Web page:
Monday, 05 September 2005

President Bush has issued proclamations that the United States flag be flown at half staff through September 20th to honor the memory of the victims of Hurricane Katrina. Another order requires the flag be flown at half-staff through September 13th to honor the death of Supreme Court Chief Justice William Rehnquist.

For people with flags that are attached to a fixed pole, it turns out there is an appropriate way to fly those flags, even though you can't actually move them on the pole. I described that here last year, when several people I know asked me how to fly their fixed flags on their porches at half-staff.

For flags that can't be lowered, such as those on many homes, the American Legion says attaching a black ribbon or streamer to the top of the flag is an acceptable alternative. The ribbon should be the same width as a stripe on the flag and the same length as the flag.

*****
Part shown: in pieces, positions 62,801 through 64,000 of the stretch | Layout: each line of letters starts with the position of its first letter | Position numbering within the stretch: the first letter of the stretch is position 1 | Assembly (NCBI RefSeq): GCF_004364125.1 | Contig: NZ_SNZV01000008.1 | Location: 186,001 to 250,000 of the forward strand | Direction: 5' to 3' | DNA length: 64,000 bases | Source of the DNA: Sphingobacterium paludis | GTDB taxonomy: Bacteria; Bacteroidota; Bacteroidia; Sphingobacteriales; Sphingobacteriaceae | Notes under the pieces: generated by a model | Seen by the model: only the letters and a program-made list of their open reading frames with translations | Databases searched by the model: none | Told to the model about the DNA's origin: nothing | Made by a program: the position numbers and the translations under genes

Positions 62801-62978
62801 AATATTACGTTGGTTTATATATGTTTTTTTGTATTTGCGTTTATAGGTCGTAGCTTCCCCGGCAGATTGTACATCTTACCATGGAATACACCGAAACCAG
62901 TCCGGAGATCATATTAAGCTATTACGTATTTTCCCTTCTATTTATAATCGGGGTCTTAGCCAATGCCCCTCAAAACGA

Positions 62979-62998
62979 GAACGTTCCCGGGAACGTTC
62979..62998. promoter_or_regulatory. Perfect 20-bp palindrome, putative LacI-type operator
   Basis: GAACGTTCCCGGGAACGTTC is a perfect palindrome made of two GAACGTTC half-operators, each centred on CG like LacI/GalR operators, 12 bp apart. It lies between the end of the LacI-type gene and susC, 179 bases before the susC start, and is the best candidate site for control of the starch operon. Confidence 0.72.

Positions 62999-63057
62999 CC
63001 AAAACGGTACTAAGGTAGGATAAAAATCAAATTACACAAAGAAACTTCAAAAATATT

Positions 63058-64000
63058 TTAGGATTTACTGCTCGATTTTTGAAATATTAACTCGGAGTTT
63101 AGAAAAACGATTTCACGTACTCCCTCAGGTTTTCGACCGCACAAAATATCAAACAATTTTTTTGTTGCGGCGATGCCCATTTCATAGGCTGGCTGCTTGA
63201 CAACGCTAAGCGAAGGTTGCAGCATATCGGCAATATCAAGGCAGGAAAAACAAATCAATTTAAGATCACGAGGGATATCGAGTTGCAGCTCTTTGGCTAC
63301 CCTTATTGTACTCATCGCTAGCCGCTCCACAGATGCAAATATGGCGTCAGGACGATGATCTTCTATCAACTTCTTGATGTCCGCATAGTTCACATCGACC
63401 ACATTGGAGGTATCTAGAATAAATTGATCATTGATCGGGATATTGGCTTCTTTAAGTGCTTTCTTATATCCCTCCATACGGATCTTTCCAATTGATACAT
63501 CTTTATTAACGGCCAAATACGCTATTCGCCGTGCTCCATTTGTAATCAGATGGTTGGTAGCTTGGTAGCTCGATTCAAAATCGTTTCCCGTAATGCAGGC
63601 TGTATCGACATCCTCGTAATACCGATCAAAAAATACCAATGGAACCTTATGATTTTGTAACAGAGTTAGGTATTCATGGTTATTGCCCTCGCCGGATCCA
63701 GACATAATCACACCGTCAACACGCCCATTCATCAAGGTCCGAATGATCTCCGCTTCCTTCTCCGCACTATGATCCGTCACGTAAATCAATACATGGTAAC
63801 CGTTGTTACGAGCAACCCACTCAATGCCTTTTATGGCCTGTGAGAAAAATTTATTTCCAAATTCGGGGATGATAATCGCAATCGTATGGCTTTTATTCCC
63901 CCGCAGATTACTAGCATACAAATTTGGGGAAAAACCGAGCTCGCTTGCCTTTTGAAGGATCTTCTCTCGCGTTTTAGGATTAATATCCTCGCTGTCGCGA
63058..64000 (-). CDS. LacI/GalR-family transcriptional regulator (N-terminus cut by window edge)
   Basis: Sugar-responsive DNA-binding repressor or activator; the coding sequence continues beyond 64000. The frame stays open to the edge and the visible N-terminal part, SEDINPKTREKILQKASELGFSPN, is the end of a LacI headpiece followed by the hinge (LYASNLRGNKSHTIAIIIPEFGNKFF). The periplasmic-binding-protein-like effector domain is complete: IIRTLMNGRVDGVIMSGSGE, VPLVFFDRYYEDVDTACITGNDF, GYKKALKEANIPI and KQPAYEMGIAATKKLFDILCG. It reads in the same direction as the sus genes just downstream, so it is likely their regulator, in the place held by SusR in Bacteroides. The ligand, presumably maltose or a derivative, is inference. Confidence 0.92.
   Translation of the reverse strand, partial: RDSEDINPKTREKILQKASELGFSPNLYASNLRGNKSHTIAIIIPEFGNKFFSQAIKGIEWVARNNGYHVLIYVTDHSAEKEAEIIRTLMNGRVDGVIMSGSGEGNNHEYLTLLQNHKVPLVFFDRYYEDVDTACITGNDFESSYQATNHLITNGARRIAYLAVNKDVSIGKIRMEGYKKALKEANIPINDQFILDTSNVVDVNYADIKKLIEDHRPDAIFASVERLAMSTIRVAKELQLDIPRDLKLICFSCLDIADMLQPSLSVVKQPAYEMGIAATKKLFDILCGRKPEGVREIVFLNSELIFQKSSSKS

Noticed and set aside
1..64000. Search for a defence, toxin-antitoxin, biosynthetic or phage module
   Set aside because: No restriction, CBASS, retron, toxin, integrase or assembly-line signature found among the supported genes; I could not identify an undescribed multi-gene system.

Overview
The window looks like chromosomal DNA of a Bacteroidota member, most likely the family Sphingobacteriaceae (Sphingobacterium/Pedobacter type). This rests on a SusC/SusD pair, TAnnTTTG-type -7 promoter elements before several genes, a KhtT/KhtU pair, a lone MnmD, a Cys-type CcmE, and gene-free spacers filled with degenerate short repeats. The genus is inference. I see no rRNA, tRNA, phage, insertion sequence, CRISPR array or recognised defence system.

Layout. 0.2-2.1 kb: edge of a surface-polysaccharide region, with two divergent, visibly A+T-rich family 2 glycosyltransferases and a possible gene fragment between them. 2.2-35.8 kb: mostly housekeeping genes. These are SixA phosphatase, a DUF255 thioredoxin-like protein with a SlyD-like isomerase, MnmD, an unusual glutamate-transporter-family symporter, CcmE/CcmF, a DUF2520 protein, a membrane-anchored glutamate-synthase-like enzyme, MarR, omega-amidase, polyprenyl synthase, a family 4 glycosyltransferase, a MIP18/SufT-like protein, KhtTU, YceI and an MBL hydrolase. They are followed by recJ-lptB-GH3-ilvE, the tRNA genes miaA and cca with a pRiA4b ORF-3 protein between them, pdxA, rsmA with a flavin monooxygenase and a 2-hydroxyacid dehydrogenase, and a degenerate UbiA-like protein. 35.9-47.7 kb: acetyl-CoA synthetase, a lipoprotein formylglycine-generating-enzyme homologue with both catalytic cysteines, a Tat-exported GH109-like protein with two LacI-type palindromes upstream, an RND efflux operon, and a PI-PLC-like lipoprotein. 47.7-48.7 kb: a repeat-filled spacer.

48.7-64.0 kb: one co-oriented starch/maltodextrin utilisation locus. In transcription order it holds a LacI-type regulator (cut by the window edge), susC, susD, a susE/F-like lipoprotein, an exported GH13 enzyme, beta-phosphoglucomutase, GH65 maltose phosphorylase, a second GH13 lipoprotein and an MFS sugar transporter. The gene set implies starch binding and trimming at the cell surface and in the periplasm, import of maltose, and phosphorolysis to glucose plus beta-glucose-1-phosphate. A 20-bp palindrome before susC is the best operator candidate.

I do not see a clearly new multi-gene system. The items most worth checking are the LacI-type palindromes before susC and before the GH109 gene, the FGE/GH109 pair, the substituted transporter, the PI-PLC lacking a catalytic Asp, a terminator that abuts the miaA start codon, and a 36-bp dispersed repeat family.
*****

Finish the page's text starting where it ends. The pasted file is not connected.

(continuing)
If the flag is hanging on a wall, make three black bows from the same material and place one bow at each of the mounting points.

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Monday, 05 September 2005 20:34:53 (Pacific Standard Time, UTC-08:00)
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Monday, 05 September 2005 23:34:47 (Pacific Standard Time, UTC-08:00)
It's also proper form for the non-fixed flags, that the flag be raised to FULL staff first, and then lowered to HALF staff. I believe the reverse is true for removing the flag at night (unless properly illuminated).
Tuesday, 06 September 2005 06:13:44 (Pacific Standard Time, UTC-08:00)
Correct, Eric. A flag on a runner (standard) pole should be raised to full staff, held there for a moment, then slowly lowered to half staff. The flag should be removed at sundown unless illuminated all night, by raising it again to full staff, holding it there for a moment, then slowly lowering it from that position as you would normally.

There's some governing law, for those who are interested - USC Title 36, Chapter 10:
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